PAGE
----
C++ Struct Array Assignment

We have already dealt with arrays. Arrays are used to store similar type of data. Have you ever thought if there is any way to store dissimilar data?

The answer is yes. We use structures to store different types of data. For example, you are a student. Your name is a string and your phone number and roll_no are integers. So, here name, address and phone number are those different types of data. Here, structure comes in the picture.

Defining a Structure

The syntax for structure is:

struct structure_name
data-type member-1;
data-type member-2;
data-type member-3;
data-type member-4;

In our case, let's name the structure as student. The members of the structure in our case are name, roll_no and phone_number.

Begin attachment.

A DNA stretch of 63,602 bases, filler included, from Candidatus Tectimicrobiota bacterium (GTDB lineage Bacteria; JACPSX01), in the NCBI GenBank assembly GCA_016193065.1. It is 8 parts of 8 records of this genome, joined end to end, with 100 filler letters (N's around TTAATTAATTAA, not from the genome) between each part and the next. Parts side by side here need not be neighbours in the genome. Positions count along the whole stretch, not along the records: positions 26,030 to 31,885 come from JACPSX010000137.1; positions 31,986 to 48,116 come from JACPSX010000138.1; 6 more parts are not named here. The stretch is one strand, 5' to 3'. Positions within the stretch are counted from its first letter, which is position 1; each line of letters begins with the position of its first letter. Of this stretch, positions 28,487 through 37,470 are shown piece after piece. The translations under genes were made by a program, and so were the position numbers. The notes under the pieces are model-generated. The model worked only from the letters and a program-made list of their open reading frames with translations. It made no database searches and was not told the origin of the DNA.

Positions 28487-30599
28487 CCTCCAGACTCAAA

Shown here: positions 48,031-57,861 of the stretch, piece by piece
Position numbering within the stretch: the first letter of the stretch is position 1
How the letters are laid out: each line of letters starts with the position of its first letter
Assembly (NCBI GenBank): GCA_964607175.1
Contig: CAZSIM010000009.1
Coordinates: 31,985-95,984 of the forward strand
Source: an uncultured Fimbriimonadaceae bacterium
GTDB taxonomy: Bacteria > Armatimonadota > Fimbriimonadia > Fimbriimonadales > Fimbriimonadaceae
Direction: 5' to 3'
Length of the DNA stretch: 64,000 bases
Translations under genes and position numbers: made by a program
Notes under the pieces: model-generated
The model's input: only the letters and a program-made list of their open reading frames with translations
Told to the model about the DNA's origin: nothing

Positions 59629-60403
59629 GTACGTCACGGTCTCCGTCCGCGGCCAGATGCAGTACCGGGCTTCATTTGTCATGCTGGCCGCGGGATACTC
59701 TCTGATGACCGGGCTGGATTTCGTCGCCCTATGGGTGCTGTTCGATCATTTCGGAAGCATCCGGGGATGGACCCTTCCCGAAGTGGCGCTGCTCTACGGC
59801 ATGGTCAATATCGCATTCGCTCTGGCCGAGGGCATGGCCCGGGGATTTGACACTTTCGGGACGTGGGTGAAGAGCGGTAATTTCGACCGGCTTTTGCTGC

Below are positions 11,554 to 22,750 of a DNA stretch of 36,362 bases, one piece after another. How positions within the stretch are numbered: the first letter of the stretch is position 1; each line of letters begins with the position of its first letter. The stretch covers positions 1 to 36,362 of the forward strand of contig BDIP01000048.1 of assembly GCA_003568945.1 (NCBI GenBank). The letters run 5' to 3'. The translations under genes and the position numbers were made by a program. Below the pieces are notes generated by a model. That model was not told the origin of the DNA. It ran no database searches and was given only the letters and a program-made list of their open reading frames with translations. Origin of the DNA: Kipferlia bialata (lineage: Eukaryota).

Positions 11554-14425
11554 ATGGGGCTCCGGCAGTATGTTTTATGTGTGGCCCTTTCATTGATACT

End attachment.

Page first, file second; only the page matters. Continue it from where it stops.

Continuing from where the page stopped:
So, our structure will look like:

struct student
    int roll_no;
    std::string name;
    int phone_number;

Declaration of Structure Variable

Just as we declare variables of type int, char etc, we can declare variables of a structure as well.

Suppose we want to store the roll no, name and phone number of three students. For this, we will define a structure named student (as declared above) and then declare three variables, say p1, p2 and p3 (which will represent the three students respectively) of type 'student'. This declaration will be done in the main function.

struct student
    int roll_no;
    std::string name;
    int phone_number;
int main()
    struct student p1, p2, p3;
    return 0;

We can also declare structure variables at the time of defining the structure as follows.

struct student
    int roll_no;
    std::string name;
    int phone_number;
}p1, p2, p3;

Now, let's see how to enter the details of each student i.e. roll_no, name and phone number.

Suppose we want to assign a roll number to the first student. For that, we need to access the roll number of the first student. We do this by writing

This means that we use dot (.) to use variables in a structure. p1.roll_no can be understood as roll_no of p1.

Now, let's store the details of all the three students.